Ansel Elgort stars as the title character, he’s been the getaway driver for criminal kingpin Doc (Kevin Spacey) for several years, paying off a debt job by job. After a heist with three bank robbers, he meets Debora (Lily James) at a diner who makes him see there’s more to life.
Edgar Wright’s signature style of using music in an enjoyable fashion within his films is not an easy feat to achieve. Coming up with the right song for the perfect moment can be tricky, but he’s hit the mark time and time again. With Shaun of the Dead during the zombie beating scene using Queen’s Don’t Stop Me Now, countless times in cult TV show Spaced, as well as his adaptation of Scott Pilgrim Vs. The World. Baby Driver takes it up a notch by collating a soundtrack of 30 songs which the main character listens to throughout, whilst sliding his car through impossible turns and corners, consistently moving to the beat of the music. It’s a technique that not only works well by driving (pun intended) the narrative forward but also without telling you how to feel. You’re already there within every single heart-racing moment.
Baby is a genius behind the wheel which attributed to listening to music in order to drown out his tinnitus. He drives to the beat of his tracks, which creates an almost musical vibe as his car darts, weaves and almost dances through traffic. It begins with The Bellbottom’s pulse thumping tune during the opening sequence which shows that the film is about putting music and narrative together. He drives a different crew each time so Doc thinks of him as his lucky charm, so when he tries to leave, he’s met with extreme pressure and not only from Spacey’s character.
The criminals he drives include a range of outlaw bandits such as married couple Buddy (a rather disheveled and messy looking Jon Hamm) and the confidently cocky Darling (Eiza Gonzalez). There’s also Griff (Jon Bernthal) and Bats (Jamie Foxx), both of whom are clearly enjoying their bad guy roles by pulling out haughty takes on their characters, creating a hostile environment for the resident driver. The extensive grief Baby gets from their truculent attitudes is at times hard to watch, with Griff asking if he’s retarded. Doc replies, “Retarded means slow, is he slow?”. Obviously not. The relationship between Baby and Doc is one built partly on trust and partly paying off a debt job by job. He’s almost a father figure, certainly a unconventional one at least.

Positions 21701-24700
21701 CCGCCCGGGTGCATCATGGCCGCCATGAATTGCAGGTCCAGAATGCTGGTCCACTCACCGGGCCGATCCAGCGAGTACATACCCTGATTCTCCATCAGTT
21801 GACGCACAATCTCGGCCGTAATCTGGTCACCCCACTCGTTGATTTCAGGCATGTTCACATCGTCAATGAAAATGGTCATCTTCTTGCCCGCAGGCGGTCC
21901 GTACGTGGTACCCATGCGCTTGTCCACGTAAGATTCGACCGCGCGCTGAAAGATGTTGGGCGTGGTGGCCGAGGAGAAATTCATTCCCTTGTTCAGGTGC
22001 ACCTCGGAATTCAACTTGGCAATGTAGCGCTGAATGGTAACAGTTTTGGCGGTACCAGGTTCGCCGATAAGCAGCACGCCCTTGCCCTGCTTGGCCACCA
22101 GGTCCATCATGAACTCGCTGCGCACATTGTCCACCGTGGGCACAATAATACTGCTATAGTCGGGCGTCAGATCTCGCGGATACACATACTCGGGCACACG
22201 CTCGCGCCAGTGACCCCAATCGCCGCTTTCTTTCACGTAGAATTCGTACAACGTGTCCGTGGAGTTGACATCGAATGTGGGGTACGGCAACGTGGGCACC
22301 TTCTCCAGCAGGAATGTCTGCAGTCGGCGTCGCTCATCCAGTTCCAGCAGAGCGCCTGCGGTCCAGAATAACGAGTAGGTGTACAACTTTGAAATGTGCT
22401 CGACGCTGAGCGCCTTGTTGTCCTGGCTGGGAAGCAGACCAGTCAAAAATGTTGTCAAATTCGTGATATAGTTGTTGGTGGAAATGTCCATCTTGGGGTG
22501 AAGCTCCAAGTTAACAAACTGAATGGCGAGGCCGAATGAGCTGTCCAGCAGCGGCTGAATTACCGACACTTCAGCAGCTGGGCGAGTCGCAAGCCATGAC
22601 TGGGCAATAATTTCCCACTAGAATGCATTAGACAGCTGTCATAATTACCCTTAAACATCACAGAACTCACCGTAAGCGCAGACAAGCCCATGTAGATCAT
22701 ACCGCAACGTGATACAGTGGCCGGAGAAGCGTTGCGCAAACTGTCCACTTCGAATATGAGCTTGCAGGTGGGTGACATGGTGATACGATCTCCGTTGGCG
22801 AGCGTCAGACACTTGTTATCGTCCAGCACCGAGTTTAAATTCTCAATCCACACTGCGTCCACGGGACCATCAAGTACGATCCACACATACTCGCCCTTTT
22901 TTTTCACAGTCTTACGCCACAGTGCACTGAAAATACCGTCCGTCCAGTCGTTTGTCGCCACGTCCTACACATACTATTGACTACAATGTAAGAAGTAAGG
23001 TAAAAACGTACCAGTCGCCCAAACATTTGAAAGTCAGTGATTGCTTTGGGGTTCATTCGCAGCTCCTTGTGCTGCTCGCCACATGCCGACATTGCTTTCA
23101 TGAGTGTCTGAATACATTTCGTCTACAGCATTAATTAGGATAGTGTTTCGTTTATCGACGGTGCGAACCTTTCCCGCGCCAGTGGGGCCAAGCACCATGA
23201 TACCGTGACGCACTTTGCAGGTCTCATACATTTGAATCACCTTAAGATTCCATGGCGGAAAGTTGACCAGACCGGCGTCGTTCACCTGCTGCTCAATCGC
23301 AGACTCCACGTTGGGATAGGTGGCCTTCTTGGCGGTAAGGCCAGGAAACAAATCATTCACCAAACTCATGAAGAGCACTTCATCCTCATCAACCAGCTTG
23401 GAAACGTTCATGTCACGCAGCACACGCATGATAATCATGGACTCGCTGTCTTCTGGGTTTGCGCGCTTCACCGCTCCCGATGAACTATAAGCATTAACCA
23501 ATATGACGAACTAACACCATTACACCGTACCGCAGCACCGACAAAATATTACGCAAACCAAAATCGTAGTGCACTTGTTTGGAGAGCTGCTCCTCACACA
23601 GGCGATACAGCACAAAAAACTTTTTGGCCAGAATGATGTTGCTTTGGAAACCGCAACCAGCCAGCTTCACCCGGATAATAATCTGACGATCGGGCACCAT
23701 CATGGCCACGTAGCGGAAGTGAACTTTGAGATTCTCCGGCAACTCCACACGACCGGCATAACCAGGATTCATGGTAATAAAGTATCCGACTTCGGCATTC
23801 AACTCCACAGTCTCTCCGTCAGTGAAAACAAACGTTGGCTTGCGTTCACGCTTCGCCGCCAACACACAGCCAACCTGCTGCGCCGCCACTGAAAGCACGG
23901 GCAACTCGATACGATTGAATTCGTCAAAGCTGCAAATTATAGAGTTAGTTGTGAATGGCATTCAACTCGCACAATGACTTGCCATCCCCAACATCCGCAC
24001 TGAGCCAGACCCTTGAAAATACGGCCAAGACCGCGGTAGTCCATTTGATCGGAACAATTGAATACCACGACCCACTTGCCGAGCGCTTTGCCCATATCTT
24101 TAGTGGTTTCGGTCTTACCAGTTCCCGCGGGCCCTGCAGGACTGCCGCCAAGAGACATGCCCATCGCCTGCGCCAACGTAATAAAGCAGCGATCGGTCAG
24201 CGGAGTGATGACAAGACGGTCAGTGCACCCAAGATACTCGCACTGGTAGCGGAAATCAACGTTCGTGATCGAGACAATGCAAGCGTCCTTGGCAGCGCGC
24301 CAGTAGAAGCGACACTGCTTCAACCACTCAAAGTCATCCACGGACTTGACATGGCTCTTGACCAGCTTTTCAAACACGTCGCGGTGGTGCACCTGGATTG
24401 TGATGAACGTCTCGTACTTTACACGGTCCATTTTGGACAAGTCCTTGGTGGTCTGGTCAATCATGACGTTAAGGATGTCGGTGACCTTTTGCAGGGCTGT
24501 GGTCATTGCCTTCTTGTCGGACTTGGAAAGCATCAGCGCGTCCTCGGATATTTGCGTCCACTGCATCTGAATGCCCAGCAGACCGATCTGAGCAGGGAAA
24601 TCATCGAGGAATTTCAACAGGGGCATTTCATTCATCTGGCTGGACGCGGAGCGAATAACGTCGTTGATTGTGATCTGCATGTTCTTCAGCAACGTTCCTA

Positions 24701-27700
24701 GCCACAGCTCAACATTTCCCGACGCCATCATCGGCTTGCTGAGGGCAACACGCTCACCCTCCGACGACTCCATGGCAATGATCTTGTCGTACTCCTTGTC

Away from his life of crime things changes drastically for Baby, when he meets Debora, a woman who reminds him of his mother. She catches him using his tape recorder as she walks by singing a tune and approaches him as they wax lyrical about music they each have a fondness for. The pair are quick to bond, with the immediate attraction sparking with their witty back and fourths. He’s also taking care of his deaf foster father “Pops” whilst indulging in his hobby of mixing recordings he’s secretly taken of his criminal partners.
Baby drives like no other, a fact we see a few times; he knows how to take a corner when going full throttle, he knows how to tackle oncoming traffic whilst driving in the opposite direction, he’s able to anticipate the direction the police are going. It’s entirely intuitive and an utter joy to see him practically dancing his way around town. He’s slick even when he’s not driving, a scene shows him moving and almost shaking on the streets of Atlanta to the sound of Harlem Shuffle. Then during a gun battle each shot, reload and painful yell is choreographed to Button Down Brass’s Tequila which is beautifully enjoyable.
Whilst this starts off as an all out action car chase, it settles into more if a character development, looking into Baby’s past and what lead him to his life of crime. It’s a stellar performance from Ansel who digs deep to create a likable, emotionally vulnerable character who clearly doesn’t belong in the world of ruthless thugs and heists. This is more than just a film set to a blistering soundtrack, it’s shown how to develop a story on top of the songs.
In anyone else’s hands, this could have been made into a parody of itself, poking fun at the heist and musical genres, however with Edgar Wright at the helm of his first solo writer/director feature, it’s in the safest and sharpest possible hands. His visionary style is just what this film needed to drive it forward full throttle.
4 out of 5.
Keep. It. Reel.